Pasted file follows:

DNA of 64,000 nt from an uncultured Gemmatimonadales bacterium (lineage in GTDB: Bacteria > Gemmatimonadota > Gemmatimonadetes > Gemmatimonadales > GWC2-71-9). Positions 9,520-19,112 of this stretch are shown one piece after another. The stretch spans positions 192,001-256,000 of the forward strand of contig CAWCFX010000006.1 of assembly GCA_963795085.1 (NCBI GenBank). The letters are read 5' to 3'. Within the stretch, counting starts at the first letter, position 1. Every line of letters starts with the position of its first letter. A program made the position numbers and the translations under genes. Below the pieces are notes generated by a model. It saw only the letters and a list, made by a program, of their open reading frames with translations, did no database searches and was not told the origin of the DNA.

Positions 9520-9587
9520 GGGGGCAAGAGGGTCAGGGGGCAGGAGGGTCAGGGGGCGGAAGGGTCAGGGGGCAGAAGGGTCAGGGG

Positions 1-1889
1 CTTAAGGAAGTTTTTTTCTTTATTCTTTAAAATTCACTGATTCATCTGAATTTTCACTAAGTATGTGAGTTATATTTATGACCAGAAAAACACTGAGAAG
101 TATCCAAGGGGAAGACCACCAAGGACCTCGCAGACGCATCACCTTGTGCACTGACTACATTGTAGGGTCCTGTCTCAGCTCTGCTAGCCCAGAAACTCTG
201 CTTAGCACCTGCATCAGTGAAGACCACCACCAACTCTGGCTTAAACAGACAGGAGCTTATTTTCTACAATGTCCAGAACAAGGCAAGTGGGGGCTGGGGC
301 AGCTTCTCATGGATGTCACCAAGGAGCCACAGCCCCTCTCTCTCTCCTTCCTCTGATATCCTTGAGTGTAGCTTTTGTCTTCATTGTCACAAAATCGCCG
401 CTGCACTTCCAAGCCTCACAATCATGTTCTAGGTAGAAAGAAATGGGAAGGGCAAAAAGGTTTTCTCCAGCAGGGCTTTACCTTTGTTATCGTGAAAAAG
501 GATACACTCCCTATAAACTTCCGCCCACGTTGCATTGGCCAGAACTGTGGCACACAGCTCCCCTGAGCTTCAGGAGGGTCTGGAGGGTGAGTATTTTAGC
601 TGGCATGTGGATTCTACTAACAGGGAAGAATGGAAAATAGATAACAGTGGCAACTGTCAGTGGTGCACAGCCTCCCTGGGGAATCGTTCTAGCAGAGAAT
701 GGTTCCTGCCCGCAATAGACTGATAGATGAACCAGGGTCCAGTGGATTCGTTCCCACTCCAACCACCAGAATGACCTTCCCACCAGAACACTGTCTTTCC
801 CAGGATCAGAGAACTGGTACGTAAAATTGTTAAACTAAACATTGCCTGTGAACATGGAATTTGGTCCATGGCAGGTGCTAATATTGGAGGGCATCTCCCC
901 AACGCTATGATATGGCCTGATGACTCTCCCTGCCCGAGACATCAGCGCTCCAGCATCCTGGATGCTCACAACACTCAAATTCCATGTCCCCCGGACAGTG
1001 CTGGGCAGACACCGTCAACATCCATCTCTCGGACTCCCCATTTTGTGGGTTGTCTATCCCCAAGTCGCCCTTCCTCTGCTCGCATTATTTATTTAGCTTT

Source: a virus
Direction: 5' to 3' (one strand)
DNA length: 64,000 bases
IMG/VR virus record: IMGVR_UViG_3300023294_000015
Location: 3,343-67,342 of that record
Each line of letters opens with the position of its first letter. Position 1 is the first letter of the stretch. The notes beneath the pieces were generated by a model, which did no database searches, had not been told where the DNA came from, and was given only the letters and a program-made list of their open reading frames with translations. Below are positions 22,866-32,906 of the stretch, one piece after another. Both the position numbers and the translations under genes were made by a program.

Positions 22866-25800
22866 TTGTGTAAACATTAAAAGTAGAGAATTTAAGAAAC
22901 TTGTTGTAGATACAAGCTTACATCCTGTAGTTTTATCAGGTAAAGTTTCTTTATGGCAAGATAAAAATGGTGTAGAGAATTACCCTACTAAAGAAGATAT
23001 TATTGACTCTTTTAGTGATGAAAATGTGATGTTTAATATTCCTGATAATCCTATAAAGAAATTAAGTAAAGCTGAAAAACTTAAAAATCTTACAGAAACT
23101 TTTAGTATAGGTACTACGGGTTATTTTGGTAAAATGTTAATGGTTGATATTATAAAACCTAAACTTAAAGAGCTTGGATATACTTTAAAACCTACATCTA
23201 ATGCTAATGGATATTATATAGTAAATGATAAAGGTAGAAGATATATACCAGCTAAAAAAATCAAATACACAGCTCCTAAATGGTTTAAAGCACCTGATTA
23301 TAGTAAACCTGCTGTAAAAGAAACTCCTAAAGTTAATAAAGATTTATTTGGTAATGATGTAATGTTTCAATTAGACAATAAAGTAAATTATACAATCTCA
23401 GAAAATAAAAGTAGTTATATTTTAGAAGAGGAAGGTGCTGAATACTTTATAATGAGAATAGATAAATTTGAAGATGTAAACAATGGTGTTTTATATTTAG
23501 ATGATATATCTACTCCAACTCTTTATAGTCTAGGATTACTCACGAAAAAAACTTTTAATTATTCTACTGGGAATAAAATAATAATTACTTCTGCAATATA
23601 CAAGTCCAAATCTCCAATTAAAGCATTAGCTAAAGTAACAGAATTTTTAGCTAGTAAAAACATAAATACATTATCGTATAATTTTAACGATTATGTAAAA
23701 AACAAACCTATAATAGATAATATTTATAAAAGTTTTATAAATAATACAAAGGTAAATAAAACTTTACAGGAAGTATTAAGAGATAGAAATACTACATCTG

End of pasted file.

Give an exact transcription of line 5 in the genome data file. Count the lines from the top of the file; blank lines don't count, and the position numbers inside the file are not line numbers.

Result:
1 CTTAAGGAAGTTTTTTTCTTTATTCTTTAAAATTCACTGATTCATCTGAATTTTCACTAAGTATGTGAGTTATATTTATGACCAGAAAAACACTGAGAAG